Presence information can be used to enhance any IMUI scenario.
Presence notification can also be used to provide the user with an indication of application state. A package-tracking buddy can perform the polling of package tracking websites and change presence state upon arrival of the package. An office phone buddy can indicate the ringing of the office phone whenever the user is out of audible range. The user might even wish to choose different answering options based on the caller id. For example, choosing a “just a minute I'm down the hall” message to keep the caller from hanging up.
The ability of the present invention to map an array of various IMUI specific visual icons to better reflect the state of various applications and/or resources is not limited to the above examples. The well-known IM ability to map different icons with buddies can be utilized in this invention in numerous ways. By way of example, the invention enables an individual to select an icon representing his mood to indicate his “state” for receiving phone calls. Use of animated icons, as are well-known in IM messaging, are also contemplated by the invention.
The telnet buddy can be seen as both an application and an application class. By providing access to shell-based applications on remote hosts, it delivers a class of applications to the user.
IMUI broadens the utility of telnet by facilitating sharing of telnet sessions. The IMUI session manager can allow users to share or swap telnet sessions by sending a request to the Desktop buddy. A useful application of this feature is remote technician access to networked systems. For example, a communications device on a network may need servicing by a technician. The technician may only need command line access to the device to issue commands, run scripts, etc. The customer need only log onto the network and transfer the session to the technician to initiate the repair operation. In sharing telnet sessions it would be rational to add message filtering to restrict certain messages from a telnet session borrower (i.e. password changes). If access to IMUI is allowed from unsecured external IM systems then it is recommended that the telnet buddy be restricted to hosts within a computer network demilitarized zone (DMZ).
IMUI is also useful in requests for graphical display service. A telnet session can be used to configure X-Windows for a local display. Since many corporate network access rules allow for outgoing connections it is possible to display an enterprise X-Windows application on an external machine.
Of course, other application buddies can be shared. A possible out growth of this sharing option is “application operators.” Similar to telephone operators, application operators are contacted to request applications on demand. This situation is likely during mobile device usage in a public environment. A customer might request a partially filtered list of airline flight times from a travel website. Once the application is transferred the customer can leisurely analyze and prune the list to serve their particular travel and budget needs.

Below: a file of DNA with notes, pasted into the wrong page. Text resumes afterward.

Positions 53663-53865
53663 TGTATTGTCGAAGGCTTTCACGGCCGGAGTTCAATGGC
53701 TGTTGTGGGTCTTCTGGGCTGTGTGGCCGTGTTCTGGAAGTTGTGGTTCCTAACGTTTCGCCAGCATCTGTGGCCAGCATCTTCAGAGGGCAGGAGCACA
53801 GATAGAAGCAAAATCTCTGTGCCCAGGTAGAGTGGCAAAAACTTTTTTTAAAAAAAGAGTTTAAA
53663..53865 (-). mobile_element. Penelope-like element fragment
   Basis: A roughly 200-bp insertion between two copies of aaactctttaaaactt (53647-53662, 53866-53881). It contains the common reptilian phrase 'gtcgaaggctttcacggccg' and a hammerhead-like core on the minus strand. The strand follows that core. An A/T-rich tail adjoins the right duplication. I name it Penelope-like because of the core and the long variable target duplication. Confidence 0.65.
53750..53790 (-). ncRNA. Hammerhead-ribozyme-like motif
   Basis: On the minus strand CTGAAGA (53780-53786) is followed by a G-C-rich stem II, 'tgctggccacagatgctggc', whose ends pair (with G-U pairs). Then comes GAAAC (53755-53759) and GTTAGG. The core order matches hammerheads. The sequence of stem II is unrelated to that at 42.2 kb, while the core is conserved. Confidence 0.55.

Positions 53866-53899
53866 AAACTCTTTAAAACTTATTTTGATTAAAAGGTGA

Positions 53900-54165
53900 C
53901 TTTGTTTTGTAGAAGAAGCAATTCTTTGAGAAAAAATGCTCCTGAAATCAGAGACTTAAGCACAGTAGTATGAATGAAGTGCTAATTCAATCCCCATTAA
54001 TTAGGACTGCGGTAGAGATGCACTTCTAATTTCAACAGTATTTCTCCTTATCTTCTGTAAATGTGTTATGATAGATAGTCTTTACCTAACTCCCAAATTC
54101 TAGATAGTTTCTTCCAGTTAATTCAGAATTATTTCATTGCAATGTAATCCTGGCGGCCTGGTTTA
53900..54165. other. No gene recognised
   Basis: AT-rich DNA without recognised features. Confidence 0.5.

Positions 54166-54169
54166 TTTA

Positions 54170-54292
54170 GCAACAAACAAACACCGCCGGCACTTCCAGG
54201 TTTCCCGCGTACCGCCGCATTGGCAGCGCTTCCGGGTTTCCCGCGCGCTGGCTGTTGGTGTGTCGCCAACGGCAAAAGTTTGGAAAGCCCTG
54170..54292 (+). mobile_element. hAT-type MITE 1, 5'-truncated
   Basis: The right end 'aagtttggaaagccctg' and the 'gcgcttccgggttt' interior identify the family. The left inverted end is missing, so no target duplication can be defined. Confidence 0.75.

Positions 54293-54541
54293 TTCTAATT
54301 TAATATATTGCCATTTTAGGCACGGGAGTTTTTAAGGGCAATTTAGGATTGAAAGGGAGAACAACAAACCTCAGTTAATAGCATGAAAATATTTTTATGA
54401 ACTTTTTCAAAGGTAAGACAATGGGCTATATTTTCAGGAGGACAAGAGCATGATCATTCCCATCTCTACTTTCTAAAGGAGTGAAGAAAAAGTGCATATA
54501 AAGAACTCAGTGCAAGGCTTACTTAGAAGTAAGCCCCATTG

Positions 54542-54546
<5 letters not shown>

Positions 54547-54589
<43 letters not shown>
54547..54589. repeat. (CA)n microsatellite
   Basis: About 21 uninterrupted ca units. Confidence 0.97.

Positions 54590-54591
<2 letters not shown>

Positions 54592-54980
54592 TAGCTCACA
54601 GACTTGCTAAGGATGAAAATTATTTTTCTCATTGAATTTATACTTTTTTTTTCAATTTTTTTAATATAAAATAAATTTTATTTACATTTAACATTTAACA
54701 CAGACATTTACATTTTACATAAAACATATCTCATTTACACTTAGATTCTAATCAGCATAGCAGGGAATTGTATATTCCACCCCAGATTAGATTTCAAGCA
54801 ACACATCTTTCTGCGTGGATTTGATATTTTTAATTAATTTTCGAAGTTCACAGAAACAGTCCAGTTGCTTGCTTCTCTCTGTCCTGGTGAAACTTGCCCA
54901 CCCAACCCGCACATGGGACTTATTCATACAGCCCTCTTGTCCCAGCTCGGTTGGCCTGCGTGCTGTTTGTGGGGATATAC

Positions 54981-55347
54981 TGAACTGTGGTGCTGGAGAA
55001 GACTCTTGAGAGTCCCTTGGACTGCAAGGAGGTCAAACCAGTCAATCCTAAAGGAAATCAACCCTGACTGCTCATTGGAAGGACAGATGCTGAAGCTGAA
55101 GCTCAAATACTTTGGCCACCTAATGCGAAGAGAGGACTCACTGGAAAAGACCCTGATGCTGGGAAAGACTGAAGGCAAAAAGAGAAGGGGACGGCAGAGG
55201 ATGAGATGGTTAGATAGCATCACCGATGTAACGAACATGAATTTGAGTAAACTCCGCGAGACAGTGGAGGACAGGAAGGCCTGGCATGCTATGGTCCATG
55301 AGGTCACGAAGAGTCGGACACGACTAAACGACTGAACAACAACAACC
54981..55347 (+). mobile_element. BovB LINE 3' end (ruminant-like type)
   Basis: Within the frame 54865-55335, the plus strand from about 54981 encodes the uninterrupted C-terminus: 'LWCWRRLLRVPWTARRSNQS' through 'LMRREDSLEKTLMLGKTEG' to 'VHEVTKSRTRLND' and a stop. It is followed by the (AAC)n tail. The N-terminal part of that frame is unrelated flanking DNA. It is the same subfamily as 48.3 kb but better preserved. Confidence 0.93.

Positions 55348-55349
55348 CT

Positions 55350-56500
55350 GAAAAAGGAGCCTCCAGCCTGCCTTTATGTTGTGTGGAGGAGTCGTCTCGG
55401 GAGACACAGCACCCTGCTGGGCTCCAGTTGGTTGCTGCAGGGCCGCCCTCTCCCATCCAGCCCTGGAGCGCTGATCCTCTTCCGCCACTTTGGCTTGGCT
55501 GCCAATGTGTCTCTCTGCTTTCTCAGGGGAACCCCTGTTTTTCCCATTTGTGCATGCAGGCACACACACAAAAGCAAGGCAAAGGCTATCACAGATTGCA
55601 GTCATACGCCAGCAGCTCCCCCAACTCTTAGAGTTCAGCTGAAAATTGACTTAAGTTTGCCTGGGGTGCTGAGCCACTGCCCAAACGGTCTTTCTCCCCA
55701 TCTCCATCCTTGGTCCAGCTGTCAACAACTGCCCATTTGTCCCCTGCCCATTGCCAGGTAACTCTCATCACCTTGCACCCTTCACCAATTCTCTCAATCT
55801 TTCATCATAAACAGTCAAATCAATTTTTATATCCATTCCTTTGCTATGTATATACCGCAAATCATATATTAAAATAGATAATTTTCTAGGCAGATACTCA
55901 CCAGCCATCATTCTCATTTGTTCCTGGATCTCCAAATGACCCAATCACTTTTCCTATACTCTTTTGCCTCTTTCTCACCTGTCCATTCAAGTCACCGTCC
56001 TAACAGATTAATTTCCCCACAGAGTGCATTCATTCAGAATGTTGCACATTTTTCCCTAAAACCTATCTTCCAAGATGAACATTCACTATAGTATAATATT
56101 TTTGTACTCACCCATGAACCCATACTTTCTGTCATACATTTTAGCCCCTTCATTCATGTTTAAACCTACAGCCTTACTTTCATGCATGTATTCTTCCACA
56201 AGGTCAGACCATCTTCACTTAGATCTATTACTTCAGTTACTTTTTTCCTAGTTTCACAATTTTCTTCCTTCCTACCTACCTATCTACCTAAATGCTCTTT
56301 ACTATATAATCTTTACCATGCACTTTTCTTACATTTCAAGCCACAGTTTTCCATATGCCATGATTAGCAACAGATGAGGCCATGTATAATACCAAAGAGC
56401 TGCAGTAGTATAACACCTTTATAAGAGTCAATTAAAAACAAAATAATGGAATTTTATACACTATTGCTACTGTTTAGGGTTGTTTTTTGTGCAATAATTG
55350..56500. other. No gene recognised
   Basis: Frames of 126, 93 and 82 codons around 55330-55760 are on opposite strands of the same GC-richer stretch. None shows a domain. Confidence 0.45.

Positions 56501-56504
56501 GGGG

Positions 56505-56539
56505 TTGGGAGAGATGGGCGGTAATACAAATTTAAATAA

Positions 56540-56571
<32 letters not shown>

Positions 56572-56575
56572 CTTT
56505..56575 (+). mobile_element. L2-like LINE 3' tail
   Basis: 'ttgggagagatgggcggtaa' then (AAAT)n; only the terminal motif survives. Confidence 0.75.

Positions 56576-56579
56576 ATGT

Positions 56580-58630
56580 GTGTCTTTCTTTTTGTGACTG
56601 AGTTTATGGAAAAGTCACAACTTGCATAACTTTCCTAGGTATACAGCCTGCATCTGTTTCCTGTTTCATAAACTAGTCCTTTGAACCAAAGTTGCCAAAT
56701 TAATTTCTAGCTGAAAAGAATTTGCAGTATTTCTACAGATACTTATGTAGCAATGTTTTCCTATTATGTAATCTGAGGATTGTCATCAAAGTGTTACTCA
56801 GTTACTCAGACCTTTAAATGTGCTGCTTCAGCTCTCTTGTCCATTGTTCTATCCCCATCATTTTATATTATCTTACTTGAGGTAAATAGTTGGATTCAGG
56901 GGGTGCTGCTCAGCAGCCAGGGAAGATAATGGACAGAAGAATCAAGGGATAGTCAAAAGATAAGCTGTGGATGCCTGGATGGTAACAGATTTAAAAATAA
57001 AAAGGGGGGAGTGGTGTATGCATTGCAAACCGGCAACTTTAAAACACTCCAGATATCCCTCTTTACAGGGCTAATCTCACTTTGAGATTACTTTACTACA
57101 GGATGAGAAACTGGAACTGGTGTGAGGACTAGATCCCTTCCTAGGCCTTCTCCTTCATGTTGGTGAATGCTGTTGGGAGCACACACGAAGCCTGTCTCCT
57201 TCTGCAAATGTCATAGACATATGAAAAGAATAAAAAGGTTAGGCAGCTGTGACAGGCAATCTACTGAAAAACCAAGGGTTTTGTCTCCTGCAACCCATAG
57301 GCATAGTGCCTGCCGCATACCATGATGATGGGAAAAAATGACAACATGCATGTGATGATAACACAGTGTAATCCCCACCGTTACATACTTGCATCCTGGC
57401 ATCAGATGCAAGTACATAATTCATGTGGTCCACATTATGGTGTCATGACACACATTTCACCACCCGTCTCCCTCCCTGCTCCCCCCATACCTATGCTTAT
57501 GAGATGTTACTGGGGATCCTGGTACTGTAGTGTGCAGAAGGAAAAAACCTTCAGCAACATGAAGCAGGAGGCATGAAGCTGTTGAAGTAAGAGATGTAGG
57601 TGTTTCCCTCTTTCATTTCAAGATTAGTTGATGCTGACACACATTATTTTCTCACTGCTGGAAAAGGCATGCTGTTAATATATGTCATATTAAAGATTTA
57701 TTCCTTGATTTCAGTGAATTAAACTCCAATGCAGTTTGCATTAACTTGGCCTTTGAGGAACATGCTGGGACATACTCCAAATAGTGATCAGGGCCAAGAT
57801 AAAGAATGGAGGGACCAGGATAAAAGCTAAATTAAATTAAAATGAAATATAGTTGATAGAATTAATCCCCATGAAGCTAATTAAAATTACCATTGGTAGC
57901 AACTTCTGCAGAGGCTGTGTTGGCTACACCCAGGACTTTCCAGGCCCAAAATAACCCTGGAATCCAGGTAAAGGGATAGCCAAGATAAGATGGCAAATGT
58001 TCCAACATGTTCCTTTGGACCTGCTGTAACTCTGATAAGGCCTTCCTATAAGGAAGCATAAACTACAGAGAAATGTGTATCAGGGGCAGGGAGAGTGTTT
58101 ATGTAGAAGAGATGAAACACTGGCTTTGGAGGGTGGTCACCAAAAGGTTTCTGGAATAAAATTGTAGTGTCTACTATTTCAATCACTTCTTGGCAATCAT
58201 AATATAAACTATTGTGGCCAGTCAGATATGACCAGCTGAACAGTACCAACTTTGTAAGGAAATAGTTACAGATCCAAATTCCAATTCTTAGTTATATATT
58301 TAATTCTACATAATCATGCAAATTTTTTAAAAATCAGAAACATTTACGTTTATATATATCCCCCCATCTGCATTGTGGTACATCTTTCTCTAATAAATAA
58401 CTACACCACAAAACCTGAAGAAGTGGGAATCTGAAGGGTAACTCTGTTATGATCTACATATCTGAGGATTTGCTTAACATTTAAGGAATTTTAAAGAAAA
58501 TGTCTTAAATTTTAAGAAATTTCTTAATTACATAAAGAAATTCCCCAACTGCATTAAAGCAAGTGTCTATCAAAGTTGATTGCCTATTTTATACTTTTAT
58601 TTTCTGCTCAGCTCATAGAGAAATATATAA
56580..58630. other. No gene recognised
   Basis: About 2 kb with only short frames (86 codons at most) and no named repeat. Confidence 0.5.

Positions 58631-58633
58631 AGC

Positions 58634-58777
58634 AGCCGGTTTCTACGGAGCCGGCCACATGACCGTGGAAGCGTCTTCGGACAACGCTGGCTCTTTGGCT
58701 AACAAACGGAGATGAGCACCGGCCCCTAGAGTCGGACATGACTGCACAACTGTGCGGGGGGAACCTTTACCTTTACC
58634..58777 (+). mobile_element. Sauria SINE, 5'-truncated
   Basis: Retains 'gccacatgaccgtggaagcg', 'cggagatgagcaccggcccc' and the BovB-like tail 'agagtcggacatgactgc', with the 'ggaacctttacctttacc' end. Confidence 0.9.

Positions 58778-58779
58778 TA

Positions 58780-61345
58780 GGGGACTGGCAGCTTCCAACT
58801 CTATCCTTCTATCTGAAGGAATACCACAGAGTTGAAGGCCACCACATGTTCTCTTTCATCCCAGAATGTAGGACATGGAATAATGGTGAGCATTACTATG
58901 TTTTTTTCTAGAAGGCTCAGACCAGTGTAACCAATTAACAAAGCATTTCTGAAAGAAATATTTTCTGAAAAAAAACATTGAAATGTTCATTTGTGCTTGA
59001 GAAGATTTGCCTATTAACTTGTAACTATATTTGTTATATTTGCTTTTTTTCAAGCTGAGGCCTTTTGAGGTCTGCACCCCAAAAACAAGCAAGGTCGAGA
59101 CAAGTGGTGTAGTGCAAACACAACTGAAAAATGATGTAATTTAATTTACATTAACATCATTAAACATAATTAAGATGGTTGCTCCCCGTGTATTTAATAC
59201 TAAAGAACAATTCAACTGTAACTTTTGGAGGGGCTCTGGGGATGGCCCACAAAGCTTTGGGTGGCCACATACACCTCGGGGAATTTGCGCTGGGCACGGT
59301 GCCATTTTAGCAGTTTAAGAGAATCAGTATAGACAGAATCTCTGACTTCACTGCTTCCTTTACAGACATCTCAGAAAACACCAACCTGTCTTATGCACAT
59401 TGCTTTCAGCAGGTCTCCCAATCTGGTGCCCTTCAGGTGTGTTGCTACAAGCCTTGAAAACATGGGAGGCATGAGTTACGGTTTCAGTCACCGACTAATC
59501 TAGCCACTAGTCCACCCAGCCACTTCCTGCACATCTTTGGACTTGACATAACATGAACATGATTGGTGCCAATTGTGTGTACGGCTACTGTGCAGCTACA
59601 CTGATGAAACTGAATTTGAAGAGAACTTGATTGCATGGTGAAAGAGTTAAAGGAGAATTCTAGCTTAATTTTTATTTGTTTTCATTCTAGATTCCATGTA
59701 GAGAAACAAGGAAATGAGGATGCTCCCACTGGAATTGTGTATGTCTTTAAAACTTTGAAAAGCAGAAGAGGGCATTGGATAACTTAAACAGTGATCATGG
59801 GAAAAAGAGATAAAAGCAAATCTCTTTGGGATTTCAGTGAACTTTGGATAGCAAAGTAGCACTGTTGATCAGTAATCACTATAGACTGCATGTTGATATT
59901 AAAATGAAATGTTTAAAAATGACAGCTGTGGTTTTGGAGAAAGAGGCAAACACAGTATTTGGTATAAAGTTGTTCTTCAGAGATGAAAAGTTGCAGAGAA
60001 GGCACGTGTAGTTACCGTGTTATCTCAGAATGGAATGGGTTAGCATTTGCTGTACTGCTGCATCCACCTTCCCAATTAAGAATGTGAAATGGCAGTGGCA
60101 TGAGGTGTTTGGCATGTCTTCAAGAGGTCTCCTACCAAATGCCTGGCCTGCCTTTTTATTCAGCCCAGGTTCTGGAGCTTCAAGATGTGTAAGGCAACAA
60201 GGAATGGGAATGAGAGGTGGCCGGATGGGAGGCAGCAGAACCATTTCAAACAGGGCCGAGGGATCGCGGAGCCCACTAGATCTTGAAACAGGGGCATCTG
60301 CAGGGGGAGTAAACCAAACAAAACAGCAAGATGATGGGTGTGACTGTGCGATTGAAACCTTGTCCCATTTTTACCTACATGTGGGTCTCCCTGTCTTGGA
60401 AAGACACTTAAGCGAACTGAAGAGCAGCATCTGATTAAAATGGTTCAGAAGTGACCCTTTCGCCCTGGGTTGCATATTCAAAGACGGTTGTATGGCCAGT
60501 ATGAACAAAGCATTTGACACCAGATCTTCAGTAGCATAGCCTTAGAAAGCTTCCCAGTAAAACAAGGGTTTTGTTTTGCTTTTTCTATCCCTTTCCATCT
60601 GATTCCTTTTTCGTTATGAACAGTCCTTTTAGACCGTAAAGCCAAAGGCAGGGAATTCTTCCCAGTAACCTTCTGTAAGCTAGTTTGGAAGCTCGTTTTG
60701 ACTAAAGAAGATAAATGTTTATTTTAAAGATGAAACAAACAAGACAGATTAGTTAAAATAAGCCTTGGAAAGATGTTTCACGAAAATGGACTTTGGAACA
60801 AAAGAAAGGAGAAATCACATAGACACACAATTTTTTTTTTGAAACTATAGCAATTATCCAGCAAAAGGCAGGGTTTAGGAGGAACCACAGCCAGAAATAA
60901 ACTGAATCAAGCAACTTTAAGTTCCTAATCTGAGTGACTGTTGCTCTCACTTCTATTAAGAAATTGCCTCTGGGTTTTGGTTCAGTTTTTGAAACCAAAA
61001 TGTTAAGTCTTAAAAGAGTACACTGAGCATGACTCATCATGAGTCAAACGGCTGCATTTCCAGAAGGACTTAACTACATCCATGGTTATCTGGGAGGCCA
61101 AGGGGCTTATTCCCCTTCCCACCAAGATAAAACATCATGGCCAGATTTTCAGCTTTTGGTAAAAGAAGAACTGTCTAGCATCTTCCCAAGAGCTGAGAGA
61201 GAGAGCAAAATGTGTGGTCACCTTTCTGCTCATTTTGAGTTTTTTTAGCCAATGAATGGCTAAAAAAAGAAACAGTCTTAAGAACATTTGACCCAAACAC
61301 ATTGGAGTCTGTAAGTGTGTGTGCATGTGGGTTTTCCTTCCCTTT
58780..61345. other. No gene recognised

V. Additional Features
Inherent in the current invention are the features that relate to built-in facilities in the application server and in the messaging server. Accordingly, access to IMUI via IM gateways is insecure using the popular free services. The invention contemplates attaining enhanced security by utilizing enterprise versions of these services. Additional embodiments of the invention further address issues of security within the architecture of IMUI. Building security and authentication features into IMUI are addressed in these embodiments.
Further embodiments of the invention include adding new application classes to IMUI. For example, supporting X-Windows applications within IMUI is useful because it allows users to benefit from the large software base. Not all applications can be used. For example, Xclock is a highly unlikely candidate for incorporation into IMUI.
While the invention has been described with reference to the preferred embodiment thereof, it will be appreciated by those of ordinary skill in the art that modifications can be made to the structure and elements of the invention without departing from the spirit and scope of the invention as a whole.
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|International Classification||H04L29/08, H04L12/24, G06F15/16, H04L12/58|
|Cooperative Classification||H04L67/16, H04L41/22, H04L51/046, H04L12/581, H04L67/125, H04L51/04|
|European Classification||H04L41/22, H04L51/04, H04L29/08N11M, H04L12/58B, H04L29/08N15|
|Jun 7, 2004||AS||Assignment|